CT angiography - head and neckComputed tomography angiography - brain; CTA - skull; CTA - cranial; TIA-CTA head; Stroke-CTA head; Computed tomography angiography - neck; CTA - neck; Vertebral artery - CTA; Carotid artery stenosis - CTA; Vertebrobasilar - CTA; Posterior circulation ischemia - CTA; TIA - CTA neck; Stroke - CTA neck
CT angiography (CTA) combines a CT scan with the injection of dye. CT stands for computed tomography. This technique is able to create pictures of the blood vessels in the head and neck.
How the Test is Performed
You will be asked to lie on a narrow table that slides into the center of the CT scanner.
While inside the scanner, the machine's x-ray beam rotates around you.
A computer creates many separate images of the body area, called slices. These images can be stored, viewed on a monitor, or printed on film. Three-dimensional models of the head and neck area can be created by stacking the slices together.
You must be still during the exam, because movement causes blurred images. You may be told to hold your breath for short periods of time.
Complete scans usually take only a few seconds. The newest scanners can image your entire body, head to toe, in less than 30 seconds.
How to Prepare for the Test
Certain exams require a special dye, called contrast, to be delivered into the body before the test starts. Contrast helps certain areas show up better on x-rays.
- Contrast can be given through a vein (IV) in your hand or forearm. If contrast is used, you may also be asked not to eat or drink anything for 4 to 6 hours before the test.
- Let your health care provider know if you have ever had a reaction to contrast. You may need to take medicines before the test in order to safely receive it.
- Before receiving the contrast, tell your provider if you take the diabetes medicine metformin (Glucophage). You may need to take extra precautions.
The contrast can worsen kidney function problems in people with poorly functioning kidneys. Talk to your provider if you have a history of kidney problems.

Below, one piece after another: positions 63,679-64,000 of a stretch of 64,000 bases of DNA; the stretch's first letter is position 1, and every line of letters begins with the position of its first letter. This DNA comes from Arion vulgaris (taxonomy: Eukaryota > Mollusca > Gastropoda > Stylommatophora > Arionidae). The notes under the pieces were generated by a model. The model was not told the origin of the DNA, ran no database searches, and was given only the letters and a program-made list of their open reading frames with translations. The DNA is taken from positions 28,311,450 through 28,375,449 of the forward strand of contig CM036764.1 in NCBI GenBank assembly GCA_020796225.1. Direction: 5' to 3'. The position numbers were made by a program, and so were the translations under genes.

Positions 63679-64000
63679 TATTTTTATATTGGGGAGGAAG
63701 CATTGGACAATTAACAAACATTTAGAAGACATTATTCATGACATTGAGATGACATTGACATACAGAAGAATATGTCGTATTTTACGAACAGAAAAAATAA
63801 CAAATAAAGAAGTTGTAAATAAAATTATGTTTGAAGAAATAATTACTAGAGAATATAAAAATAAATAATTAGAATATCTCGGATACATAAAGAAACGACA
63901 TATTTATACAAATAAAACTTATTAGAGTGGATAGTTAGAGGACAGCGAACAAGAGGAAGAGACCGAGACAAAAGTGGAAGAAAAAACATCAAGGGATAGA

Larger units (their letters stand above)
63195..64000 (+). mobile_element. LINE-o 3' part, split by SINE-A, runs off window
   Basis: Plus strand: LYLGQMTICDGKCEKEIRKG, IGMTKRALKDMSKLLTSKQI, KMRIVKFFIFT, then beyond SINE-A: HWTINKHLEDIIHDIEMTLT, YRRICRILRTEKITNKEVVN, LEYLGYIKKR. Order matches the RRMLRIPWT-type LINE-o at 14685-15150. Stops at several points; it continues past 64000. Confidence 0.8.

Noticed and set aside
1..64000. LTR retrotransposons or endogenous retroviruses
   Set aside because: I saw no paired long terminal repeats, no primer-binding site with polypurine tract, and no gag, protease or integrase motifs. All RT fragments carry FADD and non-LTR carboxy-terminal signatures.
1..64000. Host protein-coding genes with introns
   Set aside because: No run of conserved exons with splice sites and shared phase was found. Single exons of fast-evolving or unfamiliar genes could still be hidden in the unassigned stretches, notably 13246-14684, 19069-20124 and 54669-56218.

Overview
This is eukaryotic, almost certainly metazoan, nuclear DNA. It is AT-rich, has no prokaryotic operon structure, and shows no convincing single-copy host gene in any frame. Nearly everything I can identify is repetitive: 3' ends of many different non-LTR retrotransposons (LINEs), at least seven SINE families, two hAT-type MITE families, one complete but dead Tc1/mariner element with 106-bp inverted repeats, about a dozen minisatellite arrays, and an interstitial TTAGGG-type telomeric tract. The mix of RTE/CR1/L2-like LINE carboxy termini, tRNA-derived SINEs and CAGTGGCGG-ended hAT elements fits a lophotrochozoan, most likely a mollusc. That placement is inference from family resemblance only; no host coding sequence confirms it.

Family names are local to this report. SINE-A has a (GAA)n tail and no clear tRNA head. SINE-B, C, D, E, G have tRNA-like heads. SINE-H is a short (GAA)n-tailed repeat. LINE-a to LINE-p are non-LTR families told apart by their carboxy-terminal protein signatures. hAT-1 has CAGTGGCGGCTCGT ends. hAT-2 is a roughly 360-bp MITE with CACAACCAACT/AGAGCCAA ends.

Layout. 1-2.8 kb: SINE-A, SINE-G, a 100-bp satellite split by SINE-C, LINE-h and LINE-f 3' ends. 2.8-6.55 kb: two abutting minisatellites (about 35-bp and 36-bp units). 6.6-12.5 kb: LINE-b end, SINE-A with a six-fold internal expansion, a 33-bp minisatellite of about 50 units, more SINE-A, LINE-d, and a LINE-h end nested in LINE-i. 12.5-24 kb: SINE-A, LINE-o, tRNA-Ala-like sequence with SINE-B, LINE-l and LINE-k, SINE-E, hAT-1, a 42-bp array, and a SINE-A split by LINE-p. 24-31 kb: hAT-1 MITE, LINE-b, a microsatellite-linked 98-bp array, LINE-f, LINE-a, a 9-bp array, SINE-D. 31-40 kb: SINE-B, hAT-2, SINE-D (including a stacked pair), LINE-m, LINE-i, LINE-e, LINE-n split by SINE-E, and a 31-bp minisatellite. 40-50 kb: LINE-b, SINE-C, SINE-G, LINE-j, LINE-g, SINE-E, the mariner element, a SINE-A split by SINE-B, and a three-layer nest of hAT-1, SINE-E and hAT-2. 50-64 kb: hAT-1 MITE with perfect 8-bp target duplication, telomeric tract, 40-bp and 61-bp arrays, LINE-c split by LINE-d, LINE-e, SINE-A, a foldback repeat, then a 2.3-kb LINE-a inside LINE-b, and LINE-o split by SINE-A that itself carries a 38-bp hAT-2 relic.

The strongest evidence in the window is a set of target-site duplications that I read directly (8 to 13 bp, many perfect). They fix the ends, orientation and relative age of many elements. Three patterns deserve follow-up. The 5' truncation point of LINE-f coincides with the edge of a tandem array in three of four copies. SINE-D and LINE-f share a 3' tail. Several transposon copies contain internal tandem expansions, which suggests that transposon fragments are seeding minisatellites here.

Too much weight can damage the scanner. If you weigh more than 300 pounds (135 kilograms), talk to your provider about the weight limit before the test.
You will be asked to remove jewelry and wear a hospital gown during the study.
How the Test will Feel
Some people may have discomfort from lying on the hard table.
If you have contrast through a vein, you may have a:
- Slight burning feeling
- Metallic taste in your mouth
- Warm flushing of your body
This is normal and usually goes away within a few seconds.
Why the Test is Performed
CTA of the head may be done to look for the cause of:
- Changes in thinking or behavior
- Difficulty pronouncing words
- Dizziness or vertigo
- Double vision or vision loss
- Headache, when you have certain other signs or symptoms
- Hearing loss (in some people)
- Numbness or tingling, most often on the face or scalp
- Swallowing problems
- Transient ischemic attack (TIA)
- Weakness in one part of your body
CTA of the neck may also be done:
- After trauma to the neck to look for damage to blood vessels
- For planning before carotid artery surgery
- For planning for brain tumor surgery
- For suspected vasculitis (inflammation of the blood vessel walls)
- For suspected abnormal blood vessels in the brain